If you look at a map of the Atlantic Ocean, you will see that the coastal shapes of the Americas resemble those of Europe and Africa. Might these continents have once been joined together like pieces in a giant jigsaw? A German meteorologist, Alfred Wegener (1880-1930), thought so. He wrote a book saying that, about 200 million years ago, all the continents were joined together. But this supercontinent later split apart and the pieces ‘drifted’ to their present position.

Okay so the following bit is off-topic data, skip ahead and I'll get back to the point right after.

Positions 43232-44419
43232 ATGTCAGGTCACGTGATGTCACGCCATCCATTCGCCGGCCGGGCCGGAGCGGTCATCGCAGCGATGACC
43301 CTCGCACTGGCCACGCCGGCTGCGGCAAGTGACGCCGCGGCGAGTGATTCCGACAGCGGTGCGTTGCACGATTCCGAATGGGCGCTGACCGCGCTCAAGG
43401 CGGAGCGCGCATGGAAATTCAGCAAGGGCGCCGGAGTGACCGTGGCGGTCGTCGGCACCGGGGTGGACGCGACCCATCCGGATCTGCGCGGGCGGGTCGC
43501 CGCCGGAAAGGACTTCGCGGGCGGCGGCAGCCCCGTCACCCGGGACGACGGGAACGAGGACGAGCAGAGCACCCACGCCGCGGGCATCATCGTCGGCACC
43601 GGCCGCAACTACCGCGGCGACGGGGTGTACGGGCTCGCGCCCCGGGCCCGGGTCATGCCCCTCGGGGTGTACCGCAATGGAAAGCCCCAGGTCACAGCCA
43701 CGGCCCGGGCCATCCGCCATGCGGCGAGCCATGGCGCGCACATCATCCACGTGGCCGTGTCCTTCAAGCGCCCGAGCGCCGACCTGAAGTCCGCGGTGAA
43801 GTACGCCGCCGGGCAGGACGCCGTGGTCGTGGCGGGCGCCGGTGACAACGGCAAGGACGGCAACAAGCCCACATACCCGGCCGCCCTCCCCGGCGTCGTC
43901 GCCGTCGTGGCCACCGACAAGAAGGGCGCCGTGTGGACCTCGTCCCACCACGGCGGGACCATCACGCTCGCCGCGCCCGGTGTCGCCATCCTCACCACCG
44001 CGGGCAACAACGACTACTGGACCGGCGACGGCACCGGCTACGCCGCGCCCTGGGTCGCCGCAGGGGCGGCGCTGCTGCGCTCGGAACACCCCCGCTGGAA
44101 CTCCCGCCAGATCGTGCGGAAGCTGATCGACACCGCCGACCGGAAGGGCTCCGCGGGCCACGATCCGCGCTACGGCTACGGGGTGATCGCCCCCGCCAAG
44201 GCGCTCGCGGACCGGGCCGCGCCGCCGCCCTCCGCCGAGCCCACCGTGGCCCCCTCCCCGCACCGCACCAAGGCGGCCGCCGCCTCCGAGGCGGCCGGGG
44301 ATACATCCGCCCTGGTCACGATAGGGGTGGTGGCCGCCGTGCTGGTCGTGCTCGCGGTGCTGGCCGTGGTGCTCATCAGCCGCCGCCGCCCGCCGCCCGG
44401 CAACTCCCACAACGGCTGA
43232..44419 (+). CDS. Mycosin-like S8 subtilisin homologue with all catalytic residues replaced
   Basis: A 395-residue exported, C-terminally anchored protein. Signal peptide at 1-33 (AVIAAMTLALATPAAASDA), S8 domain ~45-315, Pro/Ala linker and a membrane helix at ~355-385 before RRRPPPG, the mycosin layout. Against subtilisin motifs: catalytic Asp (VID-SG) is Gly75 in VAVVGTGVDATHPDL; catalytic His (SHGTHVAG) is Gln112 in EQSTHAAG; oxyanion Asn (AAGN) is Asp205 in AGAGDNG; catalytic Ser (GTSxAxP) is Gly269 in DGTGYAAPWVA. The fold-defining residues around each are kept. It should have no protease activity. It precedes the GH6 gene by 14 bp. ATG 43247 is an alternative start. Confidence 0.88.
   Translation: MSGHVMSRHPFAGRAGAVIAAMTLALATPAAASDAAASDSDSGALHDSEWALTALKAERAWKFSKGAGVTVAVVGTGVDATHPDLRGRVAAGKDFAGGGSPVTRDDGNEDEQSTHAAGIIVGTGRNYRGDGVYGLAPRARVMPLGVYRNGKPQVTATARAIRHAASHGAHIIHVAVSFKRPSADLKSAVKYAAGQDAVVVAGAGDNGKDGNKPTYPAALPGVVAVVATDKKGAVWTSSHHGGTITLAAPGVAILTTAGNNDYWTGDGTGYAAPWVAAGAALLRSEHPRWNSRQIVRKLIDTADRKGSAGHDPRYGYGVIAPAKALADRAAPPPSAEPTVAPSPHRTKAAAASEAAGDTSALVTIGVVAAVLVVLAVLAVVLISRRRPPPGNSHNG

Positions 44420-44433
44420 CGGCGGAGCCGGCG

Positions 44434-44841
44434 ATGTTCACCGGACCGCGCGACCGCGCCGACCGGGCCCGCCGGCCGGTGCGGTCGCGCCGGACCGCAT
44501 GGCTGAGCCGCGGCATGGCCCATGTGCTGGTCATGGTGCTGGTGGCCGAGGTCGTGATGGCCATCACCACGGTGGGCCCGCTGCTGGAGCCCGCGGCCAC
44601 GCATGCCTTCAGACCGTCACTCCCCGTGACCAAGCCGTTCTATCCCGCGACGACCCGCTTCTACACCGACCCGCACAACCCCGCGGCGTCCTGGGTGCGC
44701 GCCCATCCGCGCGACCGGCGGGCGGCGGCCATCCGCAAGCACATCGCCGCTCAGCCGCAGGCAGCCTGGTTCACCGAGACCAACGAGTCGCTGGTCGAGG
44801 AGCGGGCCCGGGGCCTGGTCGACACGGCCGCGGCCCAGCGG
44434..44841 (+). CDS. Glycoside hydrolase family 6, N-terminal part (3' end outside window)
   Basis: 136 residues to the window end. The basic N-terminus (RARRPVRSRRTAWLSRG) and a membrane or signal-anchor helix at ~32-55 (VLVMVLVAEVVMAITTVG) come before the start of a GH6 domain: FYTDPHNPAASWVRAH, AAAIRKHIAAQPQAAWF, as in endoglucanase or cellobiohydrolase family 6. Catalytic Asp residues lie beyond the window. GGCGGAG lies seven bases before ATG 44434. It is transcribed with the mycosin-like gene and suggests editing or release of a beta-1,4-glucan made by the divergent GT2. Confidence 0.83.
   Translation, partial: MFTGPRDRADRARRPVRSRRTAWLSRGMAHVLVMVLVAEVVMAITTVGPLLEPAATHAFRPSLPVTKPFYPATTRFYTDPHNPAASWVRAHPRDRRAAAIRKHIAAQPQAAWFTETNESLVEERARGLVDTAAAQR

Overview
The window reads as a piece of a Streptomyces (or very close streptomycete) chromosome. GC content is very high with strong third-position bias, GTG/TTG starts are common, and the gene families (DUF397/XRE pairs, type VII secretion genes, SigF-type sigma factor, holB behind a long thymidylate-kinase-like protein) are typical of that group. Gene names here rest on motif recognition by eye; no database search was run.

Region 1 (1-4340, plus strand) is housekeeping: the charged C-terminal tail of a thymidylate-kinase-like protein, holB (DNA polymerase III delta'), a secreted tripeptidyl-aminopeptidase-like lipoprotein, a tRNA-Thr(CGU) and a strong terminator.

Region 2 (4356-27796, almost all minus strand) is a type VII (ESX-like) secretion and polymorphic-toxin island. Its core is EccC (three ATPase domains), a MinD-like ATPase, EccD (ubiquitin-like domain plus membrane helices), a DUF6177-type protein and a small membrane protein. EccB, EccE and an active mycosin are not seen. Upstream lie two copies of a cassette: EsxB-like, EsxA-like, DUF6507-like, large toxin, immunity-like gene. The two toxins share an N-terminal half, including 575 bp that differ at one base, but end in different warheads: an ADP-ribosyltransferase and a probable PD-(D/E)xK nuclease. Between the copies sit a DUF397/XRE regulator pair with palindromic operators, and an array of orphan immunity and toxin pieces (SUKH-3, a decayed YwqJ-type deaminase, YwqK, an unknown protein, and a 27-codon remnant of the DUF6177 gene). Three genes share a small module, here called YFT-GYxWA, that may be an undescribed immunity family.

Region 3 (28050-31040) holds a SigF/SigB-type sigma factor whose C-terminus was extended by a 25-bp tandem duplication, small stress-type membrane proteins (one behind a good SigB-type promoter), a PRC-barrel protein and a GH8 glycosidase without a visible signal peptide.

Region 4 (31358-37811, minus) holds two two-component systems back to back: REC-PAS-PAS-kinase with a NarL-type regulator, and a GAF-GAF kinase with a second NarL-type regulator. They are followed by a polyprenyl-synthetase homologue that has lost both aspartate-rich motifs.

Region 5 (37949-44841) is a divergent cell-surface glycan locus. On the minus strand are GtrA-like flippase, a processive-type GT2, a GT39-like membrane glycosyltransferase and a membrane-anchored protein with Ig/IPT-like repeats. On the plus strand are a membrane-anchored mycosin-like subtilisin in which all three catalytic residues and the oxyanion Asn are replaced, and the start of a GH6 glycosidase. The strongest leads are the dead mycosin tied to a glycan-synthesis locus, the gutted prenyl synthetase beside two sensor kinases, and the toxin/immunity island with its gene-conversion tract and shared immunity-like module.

The problem with Wegener’s theory of ‘continental drift’ was that no one could explain how continents move. In the 1960s, scientists came up with an answer based on studies of the ocean floor. They suggested that the solid crust and part of the upper mantle are divided into large blocks, or plates. Beneath these plates is semi-fluid rock which moves around in slow currents. It is these currents which move the plates and the continents which rest upon them-very slowly.